for local communities and there is widespread support for the ‘feed-in tariff’ for solar energy. Solar installations on greenfield sites are regarded as damaging the landscape.

    6. Be moderate and balanced in describing the efficacy of renewable technologies. ‘Big claims’ about the transformational potential of large-scale wind and solar are distrusted and may backfire.

    7. Make a clear distinction between younger and older centre-right audiences. Scepticism about climate risks is much rarer among conservatives who are under 30. Communications about climate change should focus on this younger generation, who ‘get’ the problem but want it presented with distinctly centre-right language solutions.

  • 5CLIMATE OUTREACH • Communicating effectively with the centre-right about household energy-eff iciency and renewable energy technologies

    Communication DO’s and DON’Ts

    DO DON’T

    Use personal stories that resonate with the audience’s key values

    Rely on big numbers - claims about the efficiency or profitability of renewable technologies may not be trusted

    Use narratives around ‘balance’, ‘responsibility’, ‘common sense’ and ‘avoiding waste’

    Assume conventional ‘environmental’ language will work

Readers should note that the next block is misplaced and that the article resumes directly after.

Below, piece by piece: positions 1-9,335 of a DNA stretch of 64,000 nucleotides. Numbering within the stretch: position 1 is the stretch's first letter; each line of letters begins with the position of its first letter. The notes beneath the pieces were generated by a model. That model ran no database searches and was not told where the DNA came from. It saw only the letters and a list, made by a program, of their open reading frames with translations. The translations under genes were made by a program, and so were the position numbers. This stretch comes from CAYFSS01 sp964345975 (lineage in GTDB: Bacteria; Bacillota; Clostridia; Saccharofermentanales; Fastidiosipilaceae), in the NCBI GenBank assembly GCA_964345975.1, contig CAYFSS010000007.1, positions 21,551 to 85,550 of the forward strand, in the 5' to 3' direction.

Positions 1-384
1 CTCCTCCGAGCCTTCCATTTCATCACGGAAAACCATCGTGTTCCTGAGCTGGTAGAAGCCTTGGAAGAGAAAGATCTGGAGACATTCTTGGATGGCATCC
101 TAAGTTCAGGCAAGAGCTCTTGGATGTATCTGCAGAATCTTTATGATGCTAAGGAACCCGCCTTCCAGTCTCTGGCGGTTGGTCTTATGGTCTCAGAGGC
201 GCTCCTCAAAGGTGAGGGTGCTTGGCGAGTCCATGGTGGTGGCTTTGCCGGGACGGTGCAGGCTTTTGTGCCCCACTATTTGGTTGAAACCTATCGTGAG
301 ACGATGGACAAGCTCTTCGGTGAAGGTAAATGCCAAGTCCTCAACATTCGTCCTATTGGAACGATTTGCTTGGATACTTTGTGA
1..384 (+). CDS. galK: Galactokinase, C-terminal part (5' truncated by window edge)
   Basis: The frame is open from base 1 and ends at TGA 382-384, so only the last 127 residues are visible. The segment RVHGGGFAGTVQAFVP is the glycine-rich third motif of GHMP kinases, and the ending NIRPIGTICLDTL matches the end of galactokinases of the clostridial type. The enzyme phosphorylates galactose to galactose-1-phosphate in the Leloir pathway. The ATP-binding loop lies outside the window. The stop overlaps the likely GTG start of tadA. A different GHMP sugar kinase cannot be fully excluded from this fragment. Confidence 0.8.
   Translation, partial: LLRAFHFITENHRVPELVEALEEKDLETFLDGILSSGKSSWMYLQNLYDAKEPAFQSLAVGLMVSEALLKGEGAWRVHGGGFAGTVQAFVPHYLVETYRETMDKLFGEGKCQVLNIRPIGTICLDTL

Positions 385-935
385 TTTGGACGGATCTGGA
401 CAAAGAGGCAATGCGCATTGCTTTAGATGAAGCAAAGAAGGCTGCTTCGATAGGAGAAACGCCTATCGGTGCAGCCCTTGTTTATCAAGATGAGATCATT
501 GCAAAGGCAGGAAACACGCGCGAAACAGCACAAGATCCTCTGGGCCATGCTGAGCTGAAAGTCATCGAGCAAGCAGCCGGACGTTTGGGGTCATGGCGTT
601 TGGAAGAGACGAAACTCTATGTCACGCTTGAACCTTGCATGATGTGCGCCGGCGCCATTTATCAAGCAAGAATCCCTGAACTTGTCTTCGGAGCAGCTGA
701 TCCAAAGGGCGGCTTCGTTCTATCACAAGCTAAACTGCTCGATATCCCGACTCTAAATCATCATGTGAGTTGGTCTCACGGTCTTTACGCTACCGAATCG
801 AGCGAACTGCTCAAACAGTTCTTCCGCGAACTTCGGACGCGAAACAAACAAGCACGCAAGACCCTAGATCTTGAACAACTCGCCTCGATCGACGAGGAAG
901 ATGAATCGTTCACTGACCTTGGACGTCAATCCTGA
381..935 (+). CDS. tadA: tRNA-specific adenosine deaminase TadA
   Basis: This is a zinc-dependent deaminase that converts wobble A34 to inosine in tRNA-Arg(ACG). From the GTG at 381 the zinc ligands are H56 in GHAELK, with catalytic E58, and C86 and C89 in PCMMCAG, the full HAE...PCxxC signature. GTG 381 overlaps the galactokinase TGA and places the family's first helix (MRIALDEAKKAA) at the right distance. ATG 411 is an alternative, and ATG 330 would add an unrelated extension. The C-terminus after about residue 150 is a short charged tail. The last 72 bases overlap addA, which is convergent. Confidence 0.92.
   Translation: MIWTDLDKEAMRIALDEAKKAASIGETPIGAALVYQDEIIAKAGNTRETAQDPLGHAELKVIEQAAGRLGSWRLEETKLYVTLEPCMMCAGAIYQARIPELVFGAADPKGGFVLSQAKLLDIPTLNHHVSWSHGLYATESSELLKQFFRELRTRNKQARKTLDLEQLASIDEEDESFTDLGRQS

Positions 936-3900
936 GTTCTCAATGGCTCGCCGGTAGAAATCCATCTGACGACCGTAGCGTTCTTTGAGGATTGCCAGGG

Talk about the health benefits - link leaky inefficient homes and dirty fossil fuels to poor health outcomes

    Assume that ‘fuel poverty’ is a universally accepted concept - people may defend living with inefficient houses as a measure of personal hardiness

    Be moderate and balanced when discussing renewable technologies

    Over-hype or exaggerate the likely benefits of renewable technologies - over-optimistic claims are likely to backfire

    Be honest and open about the challenges of transitioning to a low carbon economy

    Focus on the investment opportunities in renewable technologies - they are not yet viewed as a place for ‘smart money’

    Use credible and authentic messengers Assume big corporations are well-regarded

    Rebuild trust by being straightforward about the motivations of the renewables industry: that it is a business opportunity (as the fossil fuel industry was before it)

    Rely on messengers who are perceived as having a vested interest in renewables

    Focus on local democracy and community-based renewable generation

    Assume any positive acceptance of renewable infrastructure, particularly large-scale wind farms

    Differentiate between younger and older centre-right audiences

    Antagonise older and probably more sceptical audiences by forcing the issue of climate change

      